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Does a charge located in a Faraday's cage creates a field outside the cage?

  1. Oct 17, 2011 #1
    Hi everyone,

    Well everything is in the title. Answers are not clear on the net and I cannot figure it out myself.
    Last edited: Oct 17, 2011
  2. jcsd
  3. Oct 17, 2011 #2


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    Controversial? Weird...

    Answer is: no. Ex definitione - Faraday's cage is a structure totally blocking any elecrostatic interaction between its outside and inside.
  4. Oct 17, 2011 #3
    Yes. Conducting shells (for example, Faraday cages) do shield their insides from external charges, but do not totally shield the outside from internal charges. You can prove this very easily using Gauss's law in integral form and putting a Gaussian surface around the conducing shell. Note that the conducting shell does destroy the internal field pattern, so that if we are outside a conducting shell, all we can know is the total charge inside, but not the distribution of that charge.
  5. Oct 17, 2011 #4
    I would not say it is controversial (which implies unsettled science), just misunderstood as you have demonstrated. See my comment above.
  6. Oct 17, 2011 #5


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    Shouldn't the Faraday's cage be grounded? Maybe that's my misunderstanding...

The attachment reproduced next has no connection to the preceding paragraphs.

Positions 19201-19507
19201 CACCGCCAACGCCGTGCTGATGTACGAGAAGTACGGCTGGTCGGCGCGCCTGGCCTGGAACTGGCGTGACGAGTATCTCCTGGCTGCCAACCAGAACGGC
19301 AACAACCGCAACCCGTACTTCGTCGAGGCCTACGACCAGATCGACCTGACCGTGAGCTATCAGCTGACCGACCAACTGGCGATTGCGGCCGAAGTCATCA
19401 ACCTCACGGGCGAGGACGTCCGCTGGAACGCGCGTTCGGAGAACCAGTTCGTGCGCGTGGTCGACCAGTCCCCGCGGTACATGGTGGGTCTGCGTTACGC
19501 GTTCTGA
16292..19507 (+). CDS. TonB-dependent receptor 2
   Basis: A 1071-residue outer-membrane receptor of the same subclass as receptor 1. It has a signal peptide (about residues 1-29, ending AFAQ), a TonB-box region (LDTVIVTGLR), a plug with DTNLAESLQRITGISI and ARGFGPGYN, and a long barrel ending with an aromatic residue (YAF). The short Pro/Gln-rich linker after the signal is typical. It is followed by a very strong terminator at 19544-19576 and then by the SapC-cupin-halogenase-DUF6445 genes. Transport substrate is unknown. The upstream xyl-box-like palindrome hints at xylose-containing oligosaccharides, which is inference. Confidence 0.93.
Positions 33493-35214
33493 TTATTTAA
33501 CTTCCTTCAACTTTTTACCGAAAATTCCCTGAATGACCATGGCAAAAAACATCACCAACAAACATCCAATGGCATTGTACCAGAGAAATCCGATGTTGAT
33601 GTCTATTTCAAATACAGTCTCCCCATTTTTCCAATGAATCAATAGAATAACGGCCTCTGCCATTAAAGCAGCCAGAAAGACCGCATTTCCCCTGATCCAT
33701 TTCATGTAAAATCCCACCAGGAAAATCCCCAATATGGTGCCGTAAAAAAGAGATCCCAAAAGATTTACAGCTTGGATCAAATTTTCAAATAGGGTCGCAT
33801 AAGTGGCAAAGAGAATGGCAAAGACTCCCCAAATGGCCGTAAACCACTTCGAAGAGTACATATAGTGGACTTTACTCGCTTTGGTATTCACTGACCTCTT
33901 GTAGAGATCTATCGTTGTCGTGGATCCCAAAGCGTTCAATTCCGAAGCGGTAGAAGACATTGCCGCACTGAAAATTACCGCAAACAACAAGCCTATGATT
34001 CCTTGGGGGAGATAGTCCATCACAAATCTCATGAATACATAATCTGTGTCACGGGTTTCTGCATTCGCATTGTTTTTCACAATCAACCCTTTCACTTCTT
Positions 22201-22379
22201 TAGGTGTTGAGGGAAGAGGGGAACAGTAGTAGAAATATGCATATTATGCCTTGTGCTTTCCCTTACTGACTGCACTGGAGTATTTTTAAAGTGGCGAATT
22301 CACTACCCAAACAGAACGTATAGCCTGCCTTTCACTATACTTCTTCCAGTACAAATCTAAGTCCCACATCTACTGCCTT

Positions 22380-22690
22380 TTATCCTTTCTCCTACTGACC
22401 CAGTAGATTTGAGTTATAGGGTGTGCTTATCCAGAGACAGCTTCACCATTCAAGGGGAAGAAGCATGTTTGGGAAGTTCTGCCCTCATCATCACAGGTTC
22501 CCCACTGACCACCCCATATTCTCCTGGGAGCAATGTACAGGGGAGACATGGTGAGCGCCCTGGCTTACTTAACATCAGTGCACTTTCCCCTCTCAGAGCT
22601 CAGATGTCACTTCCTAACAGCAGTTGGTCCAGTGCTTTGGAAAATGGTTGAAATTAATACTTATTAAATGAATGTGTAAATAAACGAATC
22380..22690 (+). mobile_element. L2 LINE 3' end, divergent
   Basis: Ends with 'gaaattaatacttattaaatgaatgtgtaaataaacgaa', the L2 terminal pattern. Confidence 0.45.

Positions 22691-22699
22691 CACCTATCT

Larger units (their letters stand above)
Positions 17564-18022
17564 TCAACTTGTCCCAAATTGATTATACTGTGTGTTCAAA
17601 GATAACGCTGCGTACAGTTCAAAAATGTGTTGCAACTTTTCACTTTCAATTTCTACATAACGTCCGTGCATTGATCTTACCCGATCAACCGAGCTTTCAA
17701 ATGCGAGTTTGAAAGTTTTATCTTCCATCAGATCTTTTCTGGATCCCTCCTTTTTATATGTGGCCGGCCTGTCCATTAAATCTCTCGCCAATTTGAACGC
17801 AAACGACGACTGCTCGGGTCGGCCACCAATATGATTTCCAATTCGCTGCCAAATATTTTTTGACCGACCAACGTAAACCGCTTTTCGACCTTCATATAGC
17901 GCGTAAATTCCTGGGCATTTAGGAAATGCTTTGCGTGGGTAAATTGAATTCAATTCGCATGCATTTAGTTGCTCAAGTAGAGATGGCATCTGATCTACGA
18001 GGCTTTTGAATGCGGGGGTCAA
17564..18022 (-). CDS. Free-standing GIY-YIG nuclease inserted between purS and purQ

In such case it shields both ways.
  7. Oct 17, 2011 #6
    That's true that if the conducting shell is grounded, then the induced charge on the shell will drain away, and Faraday cages are usually grounded. But I just wanted to point out that that is not always the case.
  8. Oct 17, 2011 #7
    Ok, thanks. That's exactly what was confusing me.
  9. Oct 17, 2011 #8


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    "Volume II, page 5-9 now says “…no static distribution of charges inside a closed grounded conductor can produce any [electric] fields outside” (the word grounded was omitted in previous editions). This second error was pointed out to Feynman by a number of readers, including Beulah Elizabeth Cox, a student at The College of William and Mary, who had relied on Feynman’s erroneous passage in an exam. To Ms. Cox, Feynman wrote in 1975,[1] “Your instructor was right not to give you any points, for your answer was wrong, as he demonstrated using Gauss’s law. You should, in science, believe logic and arguments, carefully drawn, and not authorities. You also read the book correctly and understood it. I made a mistake, so the book is wrong. I probably was thinking of a grounded conducting sphere, or else of the fact that moving the charges around in different places inside does not affect things on the outside. I am not sure how I did it, but I goofed. And you goofed, too, for believing me.”"
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